7. Chemical Inhibition of Stringent Response as a Therapeutic Tool

Since the stringent response is important for several processes, such as persistence, virulence, antibiotic resistance, and biofilm formation, its chemical inhibition might be an attractive way to address the problem of drug resistance. In this direction, relacin, a synthetic (p)ppGpp analog, has been shown to inhibit stringent response in B. subtilis and B. anthracis. Relacin binds to Rel protein near the active site, which inhibits (p)ppGpp synthesis [122] and inhibits stringent response both in vivo and in vitro. Moreover, it also blocks the sporulation process in both B. subtilis and B. anthracis, when added to sporulating cultures, irrespective of the stage of sporulation. Since relacin blocks (p)ppGpp synthesis, it also inhibits biofilm formation in Bacillus species. In an alternative approach, an anti-biofilm peptide, 1018, was found to interact with (p)ppGpp [123]. The peptide was identified in a screen and was previously labeled as an innate defense regulator due to its immunomodulatory activities; 1018 was able to degrade (p)ppGpp, the mediator of stringent response in several clinically important species. These include pathogens such as P. aeruginosa, E. coli, Acinetobacter baumannii, Klebsiella pneumoniae, methicillin-resistant Staphylococcus aureus, Salmonella typhimurium, and Burkholderia cenocepacia, which when treated with 1018, failed to form biofilms. A low dosage of 1018 triggered biofilm dispersal, while the high dosage caused the death of bacterial cells in the biofilms. Additionally, overproduction of (p)ppGpp in P. aeruginosa and S. aureus imparted resistance to 1018 [123]. These studies demonstrated that chemical inhibition of stringent response can be used to inhibit pathogenic bacteria.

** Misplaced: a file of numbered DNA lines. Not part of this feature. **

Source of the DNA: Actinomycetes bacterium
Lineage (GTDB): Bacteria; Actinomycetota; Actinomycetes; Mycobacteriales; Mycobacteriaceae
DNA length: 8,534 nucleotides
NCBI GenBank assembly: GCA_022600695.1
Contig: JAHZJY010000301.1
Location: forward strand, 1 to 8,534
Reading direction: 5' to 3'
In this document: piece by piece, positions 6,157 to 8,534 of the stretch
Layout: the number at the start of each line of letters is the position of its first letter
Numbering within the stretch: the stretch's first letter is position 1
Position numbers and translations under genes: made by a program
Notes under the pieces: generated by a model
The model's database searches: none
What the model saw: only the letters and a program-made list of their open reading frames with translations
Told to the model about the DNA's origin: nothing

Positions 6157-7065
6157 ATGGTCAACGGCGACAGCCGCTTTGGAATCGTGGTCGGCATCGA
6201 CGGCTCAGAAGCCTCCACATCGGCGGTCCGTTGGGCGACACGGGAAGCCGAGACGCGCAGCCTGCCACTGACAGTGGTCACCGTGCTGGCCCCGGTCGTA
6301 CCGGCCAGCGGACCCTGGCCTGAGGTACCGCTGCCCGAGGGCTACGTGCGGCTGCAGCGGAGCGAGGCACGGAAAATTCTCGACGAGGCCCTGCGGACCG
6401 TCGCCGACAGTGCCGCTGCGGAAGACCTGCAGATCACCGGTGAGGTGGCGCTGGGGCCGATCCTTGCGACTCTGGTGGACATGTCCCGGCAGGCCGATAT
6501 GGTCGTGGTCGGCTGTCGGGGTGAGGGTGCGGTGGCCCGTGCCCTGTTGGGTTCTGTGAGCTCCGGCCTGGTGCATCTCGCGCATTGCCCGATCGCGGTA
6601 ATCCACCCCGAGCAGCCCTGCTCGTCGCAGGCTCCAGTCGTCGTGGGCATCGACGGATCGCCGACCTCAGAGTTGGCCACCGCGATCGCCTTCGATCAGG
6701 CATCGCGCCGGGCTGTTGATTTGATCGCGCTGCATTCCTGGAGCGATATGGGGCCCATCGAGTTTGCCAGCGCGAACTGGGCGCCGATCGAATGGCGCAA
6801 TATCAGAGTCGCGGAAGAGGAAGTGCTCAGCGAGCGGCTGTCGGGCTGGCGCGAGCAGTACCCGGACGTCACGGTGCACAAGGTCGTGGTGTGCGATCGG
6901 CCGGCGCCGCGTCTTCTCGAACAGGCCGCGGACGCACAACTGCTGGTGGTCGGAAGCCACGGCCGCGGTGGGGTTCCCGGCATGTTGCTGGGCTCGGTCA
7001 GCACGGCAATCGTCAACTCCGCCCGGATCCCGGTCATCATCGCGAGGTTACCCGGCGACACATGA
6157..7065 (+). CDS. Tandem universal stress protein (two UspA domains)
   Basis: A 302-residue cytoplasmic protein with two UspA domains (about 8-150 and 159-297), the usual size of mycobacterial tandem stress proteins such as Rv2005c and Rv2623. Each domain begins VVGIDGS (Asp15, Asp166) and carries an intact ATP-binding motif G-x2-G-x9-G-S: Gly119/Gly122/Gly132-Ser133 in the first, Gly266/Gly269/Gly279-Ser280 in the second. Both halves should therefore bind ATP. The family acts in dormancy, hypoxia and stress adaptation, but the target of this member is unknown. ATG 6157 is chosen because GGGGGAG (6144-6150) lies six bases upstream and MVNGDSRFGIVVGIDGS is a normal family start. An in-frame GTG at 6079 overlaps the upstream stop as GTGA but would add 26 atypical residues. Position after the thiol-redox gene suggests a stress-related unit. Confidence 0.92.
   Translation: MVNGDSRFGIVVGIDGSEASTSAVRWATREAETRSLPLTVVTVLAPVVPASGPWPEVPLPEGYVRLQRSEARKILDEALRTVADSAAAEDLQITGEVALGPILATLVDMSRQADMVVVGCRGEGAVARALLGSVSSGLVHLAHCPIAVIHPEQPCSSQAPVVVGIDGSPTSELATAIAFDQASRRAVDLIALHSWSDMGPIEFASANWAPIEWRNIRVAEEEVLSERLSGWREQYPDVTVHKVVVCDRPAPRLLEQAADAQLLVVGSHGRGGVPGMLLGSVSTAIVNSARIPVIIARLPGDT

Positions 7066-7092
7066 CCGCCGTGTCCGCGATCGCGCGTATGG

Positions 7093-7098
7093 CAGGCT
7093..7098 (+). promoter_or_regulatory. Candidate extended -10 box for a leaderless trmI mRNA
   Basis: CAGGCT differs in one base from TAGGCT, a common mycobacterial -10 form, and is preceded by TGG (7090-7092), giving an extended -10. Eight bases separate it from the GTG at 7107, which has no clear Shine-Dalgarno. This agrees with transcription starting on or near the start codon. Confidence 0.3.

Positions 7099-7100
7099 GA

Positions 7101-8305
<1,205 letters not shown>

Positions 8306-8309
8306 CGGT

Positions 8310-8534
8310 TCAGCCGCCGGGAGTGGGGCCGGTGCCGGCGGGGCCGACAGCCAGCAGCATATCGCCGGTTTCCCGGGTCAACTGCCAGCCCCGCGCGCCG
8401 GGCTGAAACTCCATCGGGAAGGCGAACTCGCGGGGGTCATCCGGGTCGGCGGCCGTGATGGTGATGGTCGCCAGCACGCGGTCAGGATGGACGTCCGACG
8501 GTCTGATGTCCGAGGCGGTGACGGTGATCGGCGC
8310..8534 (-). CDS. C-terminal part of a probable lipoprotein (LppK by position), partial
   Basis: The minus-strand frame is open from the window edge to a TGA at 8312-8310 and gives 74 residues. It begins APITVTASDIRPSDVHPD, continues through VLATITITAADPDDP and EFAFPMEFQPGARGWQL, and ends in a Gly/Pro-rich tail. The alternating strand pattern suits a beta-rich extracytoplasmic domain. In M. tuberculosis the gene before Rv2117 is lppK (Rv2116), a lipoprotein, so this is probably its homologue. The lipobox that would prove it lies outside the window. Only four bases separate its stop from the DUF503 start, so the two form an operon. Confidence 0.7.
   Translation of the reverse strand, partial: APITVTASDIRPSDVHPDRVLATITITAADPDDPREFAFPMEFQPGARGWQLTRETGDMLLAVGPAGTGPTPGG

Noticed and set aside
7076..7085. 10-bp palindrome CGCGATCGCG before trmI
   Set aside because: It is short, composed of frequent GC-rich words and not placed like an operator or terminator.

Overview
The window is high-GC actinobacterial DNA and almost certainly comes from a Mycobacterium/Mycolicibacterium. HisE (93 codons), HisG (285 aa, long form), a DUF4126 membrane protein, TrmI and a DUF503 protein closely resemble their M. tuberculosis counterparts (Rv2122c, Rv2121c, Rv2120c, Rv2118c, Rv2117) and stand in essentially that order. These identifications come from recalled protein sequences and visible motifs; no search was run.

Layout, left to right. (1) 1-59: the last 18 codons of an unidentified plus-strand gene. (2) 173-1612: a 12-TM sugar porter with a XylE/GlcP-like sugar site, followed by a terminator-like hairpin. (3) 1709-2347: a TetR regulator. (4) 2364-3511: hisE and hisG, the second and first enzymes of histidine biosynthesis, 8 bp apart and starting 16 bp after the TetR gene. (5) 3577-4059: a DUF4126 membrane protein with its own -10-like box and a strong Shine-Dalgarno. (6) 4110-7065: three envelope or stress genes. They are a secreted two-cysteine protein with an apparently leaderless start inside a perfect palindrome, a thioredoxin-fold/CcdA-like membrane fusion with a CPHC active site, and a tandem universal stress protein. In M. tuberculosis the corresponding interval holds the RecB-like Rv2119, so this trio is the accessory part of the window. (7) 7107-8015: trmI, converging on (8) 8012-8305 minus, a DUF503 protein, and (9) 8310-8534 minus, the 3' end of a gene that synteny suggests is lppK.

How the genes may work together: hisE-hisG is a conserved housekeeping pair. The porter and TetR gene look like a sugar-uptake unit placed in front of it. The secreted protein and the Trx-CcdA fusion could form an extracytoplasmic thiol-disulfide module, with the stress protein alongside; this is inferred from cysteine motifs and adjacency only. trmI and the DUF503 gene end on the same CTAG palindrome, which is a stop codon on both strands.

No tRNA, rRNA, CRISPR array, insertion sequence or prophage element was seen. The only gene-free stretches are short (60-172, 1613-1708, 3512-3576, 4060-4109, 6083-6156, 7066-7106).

Recently, such approaches have also been applied to inhibit mycobacterial stringent response [124,125]. In one such study, acetylated and benzoylated (p)pGpp—N2,2′,3′,5′-O-Tetraacetylguanosine and N2,2′-O,3′-O,5′-O-Tetrabenzoylguanosine—were synthesized to assess if these compounds can inhibit stringent response in mycobacteria. Both the compounds significantly inhibited the activity of RelMsm protein in vitro and in vivo. These compounds also inhibited biofilm formation in both M. smegmatis and M. tuberculosis. Moreover, these compounds were not toxic in cell culture assays, thus demonstrating a potential to be used in in vivo studies in mice. Furthermore, vitamin C was also shown to be used as a chemical inhibitor of stringent response in M. smegmatis [126]. Vitamin C-treated M. smegmatis cultures show lower levels of (p)ppGpp compared to untreated control. Vitamin C also inhibited the activity of RelMsm, possibly leading to decreased synthesis of (p)ppGpp. Interestingly, treatment with vitamin C also inhibited biofilm formation by M. smegmatis. However, whether the inhibition of stringent response by vitamin C is responsible for the disruption of biofilm formation remains to be elucidated. In another study, a chemically synthesized compound called DMNP [4-(4,7-DiMethyl-1,2,3,4-tetrahydroNaphthalene-1-yl)] Pentanoic acid—an analog of natural marine diterpene erogorgiaene—could bind to RelMsm protein and inhibit its (p)ppGpp synthase activity. Moreover, when M. smegmatis cultures were treated with DMNP, they failed to form biofilms and their persistence was reduced [124]. Hence, these studies demonstrate that inhibition of stringent response is an attractive target to design novel antimycobacterial compounds.